Radicalism During the Cold War: Feminist Revolutions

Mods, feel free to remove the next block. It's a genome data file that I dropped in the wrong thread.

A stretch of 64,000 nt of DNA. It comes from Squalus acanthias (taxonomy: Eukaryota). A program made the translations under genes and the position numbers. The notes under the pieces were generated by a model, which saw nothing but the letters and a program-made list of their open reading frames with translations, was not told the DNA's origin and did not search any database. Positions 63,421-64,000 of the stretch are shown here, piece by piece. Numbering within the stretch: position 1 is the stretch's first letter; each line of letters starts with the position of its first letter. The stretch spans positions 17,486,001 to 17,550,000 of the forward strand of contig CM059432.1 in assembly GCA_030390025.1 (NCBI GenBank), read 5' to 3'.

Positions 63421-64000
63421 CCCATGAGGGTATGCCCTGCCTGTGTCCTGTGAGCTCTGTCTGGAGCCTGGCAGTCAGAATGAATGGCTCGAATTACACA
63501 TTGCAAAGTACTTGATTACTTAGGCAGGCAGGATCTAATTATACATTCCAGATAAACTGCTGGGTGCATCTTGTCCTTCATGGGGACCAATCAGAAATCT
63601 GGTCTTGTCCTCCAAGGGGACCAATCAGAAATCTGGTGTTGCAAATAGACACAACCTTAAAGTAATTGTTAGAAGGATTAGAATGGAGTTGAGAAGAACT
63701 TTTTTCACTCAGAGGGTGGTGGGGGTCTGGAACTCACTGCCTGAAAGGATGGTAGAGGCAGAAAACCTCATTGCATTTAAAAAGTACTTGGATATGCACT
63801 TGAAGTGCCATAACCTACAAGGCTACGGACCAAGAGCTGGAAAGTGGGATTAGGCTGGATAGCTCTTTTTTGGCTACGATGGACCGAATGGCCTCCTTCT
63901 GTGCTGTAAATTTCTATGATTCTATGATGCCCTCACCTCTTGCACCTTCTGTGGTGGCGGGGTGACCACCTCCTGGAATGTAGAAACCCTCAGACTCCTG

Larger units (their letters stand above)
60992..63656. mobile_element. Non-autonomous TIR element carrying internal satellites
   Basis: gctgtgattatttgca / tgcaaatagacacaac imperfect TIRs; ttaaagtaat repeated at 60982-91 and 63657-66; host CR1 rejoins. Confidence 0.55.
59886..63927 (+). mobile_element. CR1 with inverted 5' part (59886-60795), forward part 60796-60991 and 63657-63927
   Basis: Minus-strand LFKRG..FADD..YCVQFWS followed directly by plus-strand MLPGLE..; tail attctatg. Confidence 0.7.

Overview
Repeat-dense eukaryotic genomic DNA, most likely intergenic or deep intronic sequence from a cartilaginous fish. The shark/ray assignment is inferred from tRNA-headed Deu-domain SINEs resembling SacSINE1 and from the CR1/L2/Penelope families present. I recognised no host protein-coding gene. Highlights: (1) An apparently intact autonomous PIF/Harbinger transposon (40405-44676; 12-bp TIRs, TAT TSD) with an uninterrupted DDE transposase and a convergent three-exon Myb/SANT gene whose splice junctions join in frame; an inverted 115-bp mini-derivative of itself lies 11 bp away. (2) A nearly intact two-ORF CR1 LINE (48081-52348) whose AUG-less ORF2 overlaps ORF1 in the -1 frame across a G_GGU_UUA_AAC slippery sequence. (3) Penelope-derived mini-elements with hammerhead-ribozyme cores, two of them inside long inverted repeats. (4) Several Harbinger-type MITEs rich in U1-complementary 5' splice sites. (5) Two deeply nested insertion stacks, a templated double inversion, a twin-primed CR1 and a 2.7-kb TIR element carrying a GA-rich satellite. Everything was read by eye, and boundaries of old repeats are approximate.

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The Cold War was a time in the world in which multiple social and political changes had taken place. During this time America went through military conflicts such the Korean War, the Vietnam War, and other fights to prevent the spread of Communism. America also experienced a lot of change socially, such as the Civil Rights Movement, the unionizing of Latino Workers in the Southwest United States, and the rise of the Hippy Movement. This is also a time of social turmoil in the United States. Everywhere in America, from college campuses to Hippy Communes, there were protestors over Civil Rights, Latino Rights, Women’s Rights and Environmental Protection. All of these societal problems were examined in the six documents that were analyzed in the past unit. Of the six the documents, the three that could be viewed the most radical are documents one, five, and six, these were the documents that dealt with the idea of women making changes in society such as those for equality or to benefit all of society in general. However, the most radical of these three documents and the unit, would be Document Five. Radical by definition means, especially when referring to an action, affecting the fundamental nature of something. This act is the basis to why these three documents are more radical than documents two, three, and four that where also analyzed in this unit. Yes, it an be said that for the time all these documents could be considered on some basis radical, but documents one, five, and six go farther back into human society than the concept of racial hierarchy and analyzes the very basis of human society and how it could be changed. Therefore, the act of attempting to change society’s view of the inequality of the sexes, which is occurring throughout the three documents, would be more radical because it is attempting to change one of the most fundamental views of
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